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MShore Law
MShore Law, Attorney
Category: Business Law
Satisfied Customers: 25285
Experience:  Drafted Negotiated and/or Reviewed Thousands of Commercial Agreements
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We listed our business for sale 2 years ago. Our broker brought

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We listed our business for sale 2 years ago. Our broker brought 1 potential buyer in the first year. He is suing us for services rendered, even though the business has not sold. He's stating we're in breach of contract because I didn't submit the latest financials to him in a timely manner, although he has 3 years of financials in his possession. We're in NJ. Is the automatic extension clause (with regard to our contract with him automatically renewing if we don't terminate in writing 30 days before) legal in NJ? Can he sue us when he has not sold the business?
Thank you for the post, I am happy to assist you by answering your questions. While the automatic renewal is valid, as this is a business to business to contract, wherein the parties are presumed to be sophisticated parties, adept to negotiate the terms of such agreements. However,the broker cannot sue you if you have acted in good faith and not frustrated the intent/objective of the contract. To illustrate, if the broker requested FY 2011 financials within 10 days, but did not receive them for 30 days despite you making a good faith effort to receive the financials from your account, the broker would not have a basis to sue you. However, if you withheld the financials because you did not want to execute the sale, though were contractually obligated to execute a sale upon presenting a valid and reasonable offer, then you could be subject to suit. The question really boils down to the reason why he has not sold the business, if the reason he has not sold the business is that your act or omission prevents him from doing so, then he could sue you for the fees he would have incurred, assuming the contract allows for such suit. Please let me know if you need additional guidance or have any follow up questions.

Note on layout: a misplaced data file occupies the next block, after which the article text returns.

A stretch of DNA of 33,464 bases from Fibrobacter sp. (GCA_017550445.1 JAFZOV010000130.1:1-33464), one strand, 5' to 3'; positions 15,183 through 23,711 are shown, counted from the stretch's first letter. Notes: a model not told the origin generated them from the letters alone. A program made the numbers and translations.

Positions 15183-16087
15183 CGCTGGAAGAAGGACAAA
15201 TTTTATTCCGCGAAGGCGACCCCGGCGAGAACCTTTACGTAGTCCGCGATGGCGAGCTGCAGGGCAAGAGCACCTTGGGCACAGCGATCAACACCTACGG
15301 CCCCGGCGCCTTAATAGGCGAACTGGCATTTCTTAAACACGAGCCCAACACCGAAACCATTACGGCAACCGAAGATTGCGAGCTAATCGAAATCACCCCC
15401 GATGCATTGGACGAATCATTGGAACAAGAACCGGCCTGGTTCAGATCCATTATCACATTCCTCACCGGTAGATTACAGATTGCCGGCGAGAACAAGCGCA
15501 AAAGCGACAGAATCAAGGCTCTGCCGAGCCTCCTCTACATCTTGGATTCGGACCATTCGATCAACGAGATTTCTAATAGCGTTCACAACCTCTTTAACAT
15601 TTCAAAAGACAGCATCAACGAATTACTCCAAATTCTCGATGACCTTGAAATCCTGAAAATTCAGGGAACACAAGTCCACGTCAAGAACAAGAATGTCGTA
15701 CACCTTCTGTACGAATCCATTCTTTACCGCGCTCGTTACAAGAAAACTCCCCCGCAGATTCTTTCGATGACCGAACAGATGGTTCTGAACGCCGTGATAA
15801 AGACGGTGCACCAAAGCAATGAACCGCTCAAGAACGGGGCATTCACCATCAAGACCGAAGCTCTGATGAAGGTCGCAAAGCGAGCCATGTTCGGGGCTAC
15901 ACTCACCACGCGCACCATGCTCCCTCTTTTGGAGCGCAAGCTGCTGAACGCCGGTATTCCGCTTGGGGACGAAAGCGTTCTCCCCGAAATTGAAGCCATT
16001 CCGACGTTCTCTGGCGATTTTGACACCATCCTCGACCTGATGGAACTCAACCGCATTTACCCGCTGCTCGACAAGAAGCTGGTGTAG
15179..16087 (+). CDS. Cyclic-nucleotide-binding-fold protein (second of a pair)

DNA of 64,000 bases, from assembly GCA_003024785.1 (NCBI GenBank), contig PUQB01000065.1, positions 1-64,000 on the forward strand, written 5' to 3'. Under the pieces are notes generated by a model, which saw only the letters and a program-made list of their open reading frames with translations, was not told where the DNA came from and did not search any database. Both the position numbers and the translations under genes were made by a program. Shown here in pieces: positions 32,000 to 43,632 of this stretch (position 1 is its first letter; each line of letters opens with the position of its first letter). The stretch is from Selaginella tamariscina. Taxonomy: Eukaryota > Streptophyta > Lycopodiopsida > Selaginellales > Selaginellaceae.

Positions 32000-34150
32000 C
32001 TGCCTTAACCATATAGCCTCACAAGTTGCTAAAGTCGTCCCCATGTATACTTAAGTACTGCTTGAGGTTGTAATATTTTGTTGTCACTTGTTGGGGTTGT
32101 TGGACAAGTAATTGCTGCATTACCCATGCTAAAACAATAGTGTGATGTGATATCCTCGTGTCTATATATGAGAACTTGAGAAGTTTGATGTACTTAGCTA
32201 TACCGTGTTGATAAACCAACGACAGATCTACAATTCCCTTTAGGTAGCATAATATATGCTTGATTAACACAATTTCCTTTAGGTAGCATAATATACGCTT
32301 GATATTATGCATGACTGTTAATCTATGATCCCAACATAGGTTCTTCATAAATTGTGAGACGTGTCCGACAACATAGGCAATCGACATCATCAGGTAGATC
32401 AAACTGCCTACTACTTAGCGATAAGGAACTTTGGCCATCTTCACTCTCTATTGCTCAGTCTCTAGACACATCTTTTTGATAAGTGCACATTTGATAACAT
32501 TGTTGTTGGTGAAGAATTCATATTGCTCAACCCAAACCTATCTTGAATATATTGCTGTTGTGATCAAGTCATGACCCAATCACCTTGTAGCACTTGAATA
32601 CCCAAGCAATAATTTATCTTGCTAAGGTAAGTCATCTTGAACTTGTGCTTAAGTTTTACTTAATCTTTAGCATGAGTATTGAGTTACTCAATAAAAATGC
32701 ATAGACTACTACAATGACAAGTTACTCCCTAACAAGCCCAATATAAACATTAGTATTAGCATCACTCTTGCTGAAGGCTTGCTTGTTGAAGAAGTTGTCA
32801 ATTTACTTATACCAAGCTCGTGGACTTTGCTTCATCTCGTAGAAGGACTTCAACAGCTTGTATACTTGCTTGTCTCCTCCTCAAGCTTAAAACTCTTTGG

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Customer: replied 4 years ago.

Although we had already provided him with 3 previous years financials, we did not provide updated financials for that current year within 20 days, his contracted deadline. But I had informed him that we were working with an IRS revenue officer to alleviate a lien, and that we needed time to work that out first before proceeding. That is the reason that we delayed in providing paperwork. We were very much consumed with the paperwork requirements the IRS was placing on us.


 


On a side note, in the first year of our contract with him, he only brought one prospective buyer. Is abandonment an avenue we can pursue, as he was not in contact with us for a number of months after the onset of our contract?

Yes, you could claim abandonment but to sustain that claim would have to show that you attempted to make contact with him and he repeatedly fail to reply. Also, if you communicated to him in writing that you were not in a position to sell prior to first resolving the lien, that could be a basis to defend his suit as well as your notice to him should have put him on notice not to proceed with efforts to sell the business until you notify him that the issue was resolved.